In a study performed in 2008 by Van Dillen and co-workers they found that people who participated in rotatory sports with low back pain had decreased hip rotation and more asymmetrical findings that people without low back pain (Van Dillen, Bloom, Gombatto, & Susco, 2008).
Hip rotation was examined in the prone position with the knee flexed to 90 degrees. We all know that there are many ways of measuring hip rotation with different results. Regardless, they found reduction and asymmetry of hip rotation.
This was not a prospective study, so the correlation is not causation. It can be one of those chicken or the egg arguments. Hip rotation could be reduced secondary to pain, or the reduction could have caused low back pain. The mechanisms and relationships between these two variables can be many, and the discussion is open for what system or mechanism that is responsible for this. Regardless this study shows that there is a connection between hip rotatory mobility and low back pain.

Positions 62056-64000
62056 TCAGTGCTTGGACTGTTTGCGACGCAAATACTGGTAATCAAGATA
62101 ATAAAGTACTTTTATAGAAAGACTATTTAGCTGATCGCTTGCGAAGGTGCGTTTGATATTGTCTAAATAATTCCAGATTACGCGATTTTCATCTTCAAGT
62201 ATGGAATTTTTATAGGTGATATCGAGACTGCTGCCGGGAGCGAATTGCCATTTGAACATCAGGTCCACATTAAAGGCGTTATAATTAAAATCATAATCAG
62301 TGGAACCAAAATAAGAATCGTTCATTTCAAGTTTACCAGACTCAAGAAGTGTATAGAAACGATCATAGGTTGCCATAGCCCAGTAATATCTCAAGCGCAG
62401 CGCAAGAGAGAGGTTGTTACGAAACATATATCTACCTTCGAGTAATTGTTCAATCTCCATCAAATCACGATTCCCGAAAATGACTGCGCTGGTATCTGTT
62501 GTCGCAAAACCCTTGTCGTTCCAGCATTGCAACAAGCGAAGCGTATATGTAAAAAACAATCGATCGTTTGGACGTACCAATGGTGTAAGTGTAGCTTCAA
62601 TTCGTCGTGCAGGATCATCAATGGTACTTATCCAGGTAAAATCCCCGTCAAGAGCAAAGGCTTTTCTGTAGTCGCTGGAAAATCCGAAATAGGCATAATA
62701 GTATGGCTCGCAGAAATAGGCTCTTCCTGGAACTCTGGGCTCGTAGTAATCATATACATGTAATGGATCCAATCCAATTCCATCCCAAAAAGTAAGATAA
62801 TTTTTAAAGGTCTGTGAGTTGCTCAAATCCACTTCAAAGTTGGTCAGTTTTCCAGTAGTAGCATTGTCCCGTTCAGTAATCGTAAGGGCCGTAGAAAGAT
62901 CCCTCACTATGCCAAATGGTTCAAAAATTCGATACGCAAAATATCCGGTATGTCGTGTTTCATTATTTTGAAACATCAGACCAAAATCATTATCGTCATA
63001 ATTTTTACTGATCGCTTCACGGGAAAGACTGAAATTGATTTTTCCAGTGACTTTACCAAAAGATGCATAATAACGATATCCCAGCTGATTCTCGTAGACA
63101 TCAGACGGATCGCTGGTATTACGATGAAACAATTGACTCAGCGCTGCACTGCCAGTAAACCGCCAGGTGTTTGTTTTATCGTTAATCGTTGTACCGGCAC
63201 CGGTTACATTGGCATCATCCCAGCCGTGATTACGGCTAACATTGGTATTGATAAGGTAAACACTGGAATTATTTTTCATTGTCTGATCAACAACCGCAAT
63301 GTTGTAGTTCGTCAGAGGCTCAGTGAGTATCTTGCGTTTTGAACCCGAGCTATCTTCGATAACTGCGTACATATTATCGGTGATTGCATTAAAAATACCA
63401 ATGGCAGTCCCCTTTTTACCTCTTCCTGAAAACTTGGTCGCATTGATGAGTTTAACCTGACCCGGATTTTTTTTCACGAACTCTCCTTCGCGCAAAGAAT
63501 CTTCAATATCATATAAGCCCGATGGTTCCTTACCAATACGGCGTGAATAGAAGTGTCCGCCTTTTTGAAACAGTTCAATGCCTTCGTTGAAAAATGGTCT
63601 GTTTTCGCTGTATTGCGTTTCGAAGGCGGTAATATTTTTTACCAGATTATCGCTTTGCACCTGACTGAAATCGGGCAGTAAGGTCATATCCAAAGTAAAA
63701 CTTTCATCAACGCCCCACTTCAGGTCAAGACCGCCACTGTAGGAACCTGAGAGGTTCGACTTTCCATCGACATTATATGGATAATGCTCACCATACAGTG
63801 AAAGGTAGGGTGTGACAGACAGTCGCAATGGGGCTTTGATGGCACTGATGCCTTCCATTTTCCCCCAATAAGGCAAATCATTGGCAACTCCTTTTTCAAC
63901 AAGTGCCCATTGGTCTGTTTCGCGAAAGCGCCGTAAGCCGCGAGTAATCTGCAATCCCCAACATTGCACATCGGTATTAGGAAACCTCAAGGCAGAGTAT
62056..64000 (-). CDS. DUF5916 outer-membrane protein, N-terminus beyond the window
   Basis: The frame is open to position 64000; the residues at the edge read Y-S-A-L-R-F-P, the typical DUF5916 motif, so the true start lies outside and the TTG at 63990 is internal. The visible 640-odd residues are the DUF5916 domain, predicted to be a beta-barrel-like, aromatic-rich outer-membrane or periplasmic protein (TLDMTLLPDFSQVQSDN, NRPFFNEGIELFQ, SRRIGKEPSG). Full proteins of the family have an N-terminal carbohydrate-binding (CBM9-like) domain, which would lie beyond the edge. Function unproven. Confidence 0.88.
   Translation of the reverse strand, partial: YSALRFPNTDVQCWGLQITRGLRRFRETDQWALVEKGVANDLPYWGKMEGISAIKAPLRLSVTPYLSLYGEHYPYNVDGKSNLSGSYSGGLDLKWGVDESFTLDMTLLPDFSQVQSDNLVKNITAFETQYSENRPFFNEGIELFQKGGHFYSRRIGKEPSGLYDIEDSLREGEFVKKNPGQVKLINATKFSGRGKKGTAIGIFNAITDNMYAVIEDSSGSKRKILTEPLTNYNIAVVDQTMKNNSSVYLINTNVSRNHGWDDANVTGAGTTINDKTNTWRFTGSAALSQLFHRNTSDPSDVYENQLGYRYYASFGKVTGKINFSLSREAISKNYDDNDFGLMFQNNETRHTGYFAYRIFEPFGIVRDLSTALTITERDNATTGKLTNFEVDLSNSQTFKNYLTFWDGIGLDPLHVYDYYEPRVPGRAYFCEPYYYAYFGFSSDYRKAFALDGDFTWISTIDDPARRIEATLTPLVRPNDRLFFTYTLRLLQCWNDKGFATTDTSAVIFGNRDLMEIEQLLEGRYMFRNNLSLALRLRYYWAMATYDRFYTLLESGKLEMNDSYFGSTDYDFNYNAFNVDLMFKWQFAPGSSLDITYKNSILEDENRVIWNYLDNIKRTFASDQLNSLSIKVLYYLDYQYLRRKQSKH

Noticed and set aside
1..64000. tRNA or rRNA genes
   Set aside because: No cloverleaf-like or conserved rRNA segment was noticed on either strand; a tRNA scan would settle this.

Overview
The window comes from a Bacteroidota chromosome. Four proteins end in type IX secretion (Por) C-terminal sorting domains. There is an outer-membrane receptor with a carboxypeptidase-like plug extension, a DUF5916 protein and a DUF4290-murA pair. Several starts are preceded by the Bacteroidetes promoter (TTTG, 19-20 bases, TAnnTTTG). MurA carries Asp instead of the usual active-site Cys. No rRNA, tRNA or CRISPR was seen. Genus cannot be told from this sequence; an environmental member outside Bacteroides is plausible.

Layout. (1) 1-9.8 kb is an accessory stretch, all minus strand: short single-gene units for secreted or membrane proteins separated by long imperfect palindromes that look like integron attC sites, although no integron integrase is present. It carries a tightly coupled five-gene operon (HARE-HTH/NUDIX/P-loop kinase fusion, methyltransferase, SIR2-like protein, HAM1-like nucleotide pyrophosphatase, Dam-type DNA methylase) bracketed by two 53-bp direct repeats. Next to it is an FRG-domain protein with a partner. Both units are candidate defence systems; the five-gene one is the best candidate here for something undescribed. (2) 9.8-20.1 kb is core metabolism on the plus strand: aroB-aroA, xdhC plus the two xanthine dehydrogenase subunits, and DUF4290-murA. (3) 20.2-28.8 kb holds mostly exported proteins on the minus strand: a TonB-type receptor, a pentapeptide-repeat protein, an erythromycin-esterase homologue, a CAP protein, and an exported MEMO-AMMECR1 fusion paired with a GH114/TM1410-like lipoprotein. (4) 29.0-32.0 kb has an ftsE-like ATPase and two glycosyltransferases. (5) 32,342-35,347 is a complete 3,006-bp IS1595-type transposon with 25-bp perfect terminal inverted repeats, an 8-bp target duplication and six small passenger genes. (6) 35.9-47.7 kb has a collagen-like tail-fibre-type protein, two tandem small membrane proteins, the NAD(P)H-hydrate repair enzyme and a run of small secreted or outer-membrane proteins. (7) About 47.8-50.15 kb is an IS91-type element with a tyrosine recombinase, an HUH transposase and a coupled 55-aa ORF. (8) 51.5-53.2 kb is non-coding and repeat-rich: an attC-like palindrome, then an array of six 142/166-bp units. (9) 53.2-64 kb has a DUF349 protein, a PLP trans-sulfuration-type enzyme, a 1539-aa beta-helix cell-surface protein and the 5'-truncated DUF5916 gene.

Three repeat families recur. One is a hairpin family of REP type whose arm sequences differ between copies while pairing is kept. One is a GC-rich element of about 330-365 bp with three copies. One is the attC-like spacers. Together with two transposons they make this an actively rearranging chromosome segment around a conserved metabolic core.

The next time you see a patient with low back pain, hip rotation might be something you want to check, especially if they are participating in rotational sports. That is what Van Dillen and co-workers found.
Jessica, Ali and Ola
Van Dillen, L. R., Bloom, N. J., Gombatto, S. P., & Susco, T. M. (2008). Hip rotation range of motion in people with and without low back pain who participate in rotation-related sports. Phys Ther Sport, 9(2), 72-81. doi: 10.1016/j.ptsp.2008.01.002